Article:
One of the biggest reasons the Rangers have maintained a top seven scoring offense is an extremely simple concept: they are getting the bat on the ball more often. Last season, the Rangers made contact on 79% of their swings, which ranked 22nd in baseball. This season the Rangers have the third best contact rate in the league at 82.3%. An increase of 3.3% may not seem like much, but when you’re dealing with thousands of swings over the course a 162-game season, it’s a significant bump that has played a part in keeping Texas’ offense chugging along.
A side effect of their improved contact rate is that the Rangers rank dead last in swinging strikes this season, which means they swing and miss less than every other team in baseball. Anyone who watched the Rangers last year understands how large a role Hamilton’s departure played in that statistical development. On a related note: the Rangers have the second lowest strikeout rate in the league this season. Putting more balls in play, or being more patient at the plate, leads to a higher number of baserunners and more baserunners is exactly what a team that can’t rely on the longball needs. The Rangers are no longer a detrimentally free-swinging bunch; they’ve taken a more conservative approach at the dish and it’s paid off.
The other major factor in the Rangers success this season, outside of their pitching, has been their tremendous defense. Last season the Rangers ranked 13th in the majors in Ultimate Zone Rating per 150 innings, which is the most widely accepted advanced metric for defense, at 1.4 UZR/150. This season the Rangers have jumped to fifth in baseball this season at 6.2 UZR/150, due in large part to Leonys Martin becoming an everyday player this season.
Martin has been great offensively for the Rangers this season, hitting a solid .275 with 27 stolen bases in his first full season in the bigs, but his value has been even greater on defense. He’s played 93 games in centerfield this season and he’s already emerged as one of the best defensive outfielders in baseball. On top of displaying great range in center, Martin has been a recurring character on nightly highlight reels because of his rocket arm. Martin combines every element of throwing – the power, accuracy, footwork and grace – and has thrown out runners in situations that usually don’t even merit throws. He’s saved Texas a few runs with his arm alone, and he’s been a huge upgrade over Hamilton defensively this year.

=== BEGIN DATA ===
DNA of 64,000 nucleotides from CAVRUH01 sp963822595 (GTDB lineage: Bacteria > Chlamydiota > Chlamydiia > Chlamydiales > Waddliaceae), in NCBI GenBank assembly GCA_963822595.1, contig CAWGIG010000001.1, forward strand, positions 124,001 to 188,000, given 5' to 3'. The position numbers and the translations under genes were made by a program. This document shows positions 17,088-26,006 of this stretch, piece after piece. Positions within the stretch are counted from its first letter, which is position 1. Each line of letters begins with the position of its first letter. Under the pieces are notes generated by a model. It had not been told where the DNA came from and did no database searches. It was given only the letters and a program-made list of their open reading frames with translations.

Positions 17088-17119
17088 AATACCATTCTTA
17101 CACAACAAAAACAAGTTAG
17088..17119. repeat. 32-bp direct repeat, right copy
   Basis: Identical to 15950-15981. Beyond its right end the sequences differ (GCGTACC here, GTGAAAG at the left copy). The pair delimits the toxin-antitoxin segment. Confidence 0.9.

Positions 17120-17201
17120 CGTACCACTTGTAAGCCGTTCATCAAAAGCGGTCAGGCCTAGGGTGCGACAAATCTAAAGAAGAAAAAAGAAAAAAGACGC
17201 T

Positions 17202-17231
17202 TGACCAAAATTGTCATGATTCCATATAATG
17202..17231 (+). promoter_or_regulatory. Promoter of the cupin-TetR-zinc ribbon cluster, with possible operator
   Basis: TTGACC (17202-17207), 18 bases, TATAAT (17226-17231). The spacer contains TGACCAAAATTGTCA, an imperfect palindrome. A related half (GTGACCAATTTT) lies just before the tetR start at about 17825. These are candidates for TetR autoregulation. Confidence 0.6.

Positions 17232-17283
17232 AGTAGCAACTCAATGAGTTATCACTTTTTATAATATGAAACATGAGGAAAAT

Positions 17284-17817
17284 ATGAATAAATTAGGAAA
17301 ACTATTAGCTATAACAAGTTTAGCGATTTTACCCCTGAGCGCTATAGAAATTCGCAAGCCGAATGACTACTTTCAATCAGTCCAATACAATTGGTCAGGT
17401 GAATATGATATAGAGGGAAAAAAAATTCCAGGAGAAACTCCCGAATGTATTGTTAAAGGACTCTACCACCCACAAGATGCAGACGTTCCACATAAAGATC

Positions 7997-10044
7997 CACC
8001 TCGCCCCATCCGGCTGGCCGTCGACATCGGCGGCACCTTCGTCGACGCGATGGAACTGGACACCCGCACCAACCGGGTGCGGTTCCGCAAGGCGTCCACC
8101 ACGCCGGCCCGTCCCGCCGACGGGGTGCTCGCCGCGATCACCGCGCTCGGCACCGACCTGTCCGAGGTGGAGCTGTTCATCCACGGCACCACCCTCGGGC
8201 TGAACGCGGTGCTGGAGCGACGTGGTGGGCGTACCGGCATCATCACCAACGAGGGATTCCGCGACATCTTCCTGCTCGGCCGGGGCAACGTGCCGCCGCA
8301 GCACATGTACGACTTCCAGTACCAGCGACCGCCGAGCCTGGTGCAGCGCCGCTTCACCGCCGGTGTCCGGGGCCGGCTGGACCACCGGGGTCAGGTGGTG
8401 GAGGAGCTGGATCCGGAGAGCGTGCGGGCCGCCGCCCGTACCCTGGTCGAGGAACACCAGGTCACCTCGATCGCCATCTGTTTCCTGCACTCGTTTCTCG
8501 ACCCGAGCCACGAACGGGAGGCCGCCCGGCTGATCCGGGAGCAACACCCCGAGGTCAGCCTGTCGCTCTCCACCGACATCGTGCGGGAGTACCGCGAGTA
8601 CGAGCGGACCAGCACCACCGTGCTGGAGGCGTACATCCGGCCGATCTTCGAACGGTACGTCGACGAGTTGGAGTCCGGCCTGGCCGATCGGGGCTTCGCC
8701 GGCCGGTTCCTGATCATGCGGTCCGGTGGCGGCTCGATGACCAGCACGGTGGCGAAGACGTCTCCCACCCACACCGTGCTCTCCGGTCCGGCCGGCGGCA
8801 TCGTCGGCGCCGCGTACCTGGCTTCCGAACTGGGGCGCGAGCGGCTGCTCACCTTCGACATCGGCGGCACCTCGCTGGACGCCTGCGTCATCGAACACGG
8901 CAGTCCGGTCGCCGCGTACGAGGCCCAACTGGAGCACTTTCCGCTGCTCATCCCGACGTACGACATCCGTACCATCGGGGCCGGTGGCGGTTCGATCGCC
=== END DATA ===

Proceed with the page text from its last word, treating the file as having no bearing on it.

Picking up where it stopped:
With Gentry, one of the best defensive outfielders in the league, and the above average Alex Rios alongside Martin in the outfield, the Rangers have the best defensive outfield in baseball (Murphy is a solid defensive back-up as well, but he’s been a nightmare at the plate this season). With Elvis Andrus at short, Moreland’s underrated glove at first and the always brilliant Beltre at the hot corner, the Rangers have several defensive stalwarts and no weakspot amongst their everyday position players. Even Jeff Baker has been solid in spots at first base (and his bat has been a pleasant surprise as well), and anytime Profar has gotten on the field, he’s looked solid.
Texas lost some big name players and some big time production this offseason, but as we enter the stretch run, they are tied for the best record in the American League. Fans may look at the ceiling of these differently because they don’t possess the star power that they used to, but the Rangers know far too well that the team with the big names and the big homerun totals don’t always win. Even looking back at last year, it wasn’t the team with Miguel Cabrera and Prince Fielder that won it all; in fact, they didn’t win a single game against the Giants while Marco Scutaro and Pablo Sandoval lead their team to victory.
With an improved pitching staff, including a deeper rotation and one of the best bullpens in baseball, and a more balanced offensive group, one that actually fits Ron Washington’s micromanaged smallball attack, Texas has found a different way to win games this season. It may not seem as impressive or flashy, but a “substance over style” approach is the common denominator amongst most World Series champions, and it’s nice to see the Rangers testing out a new philosophy.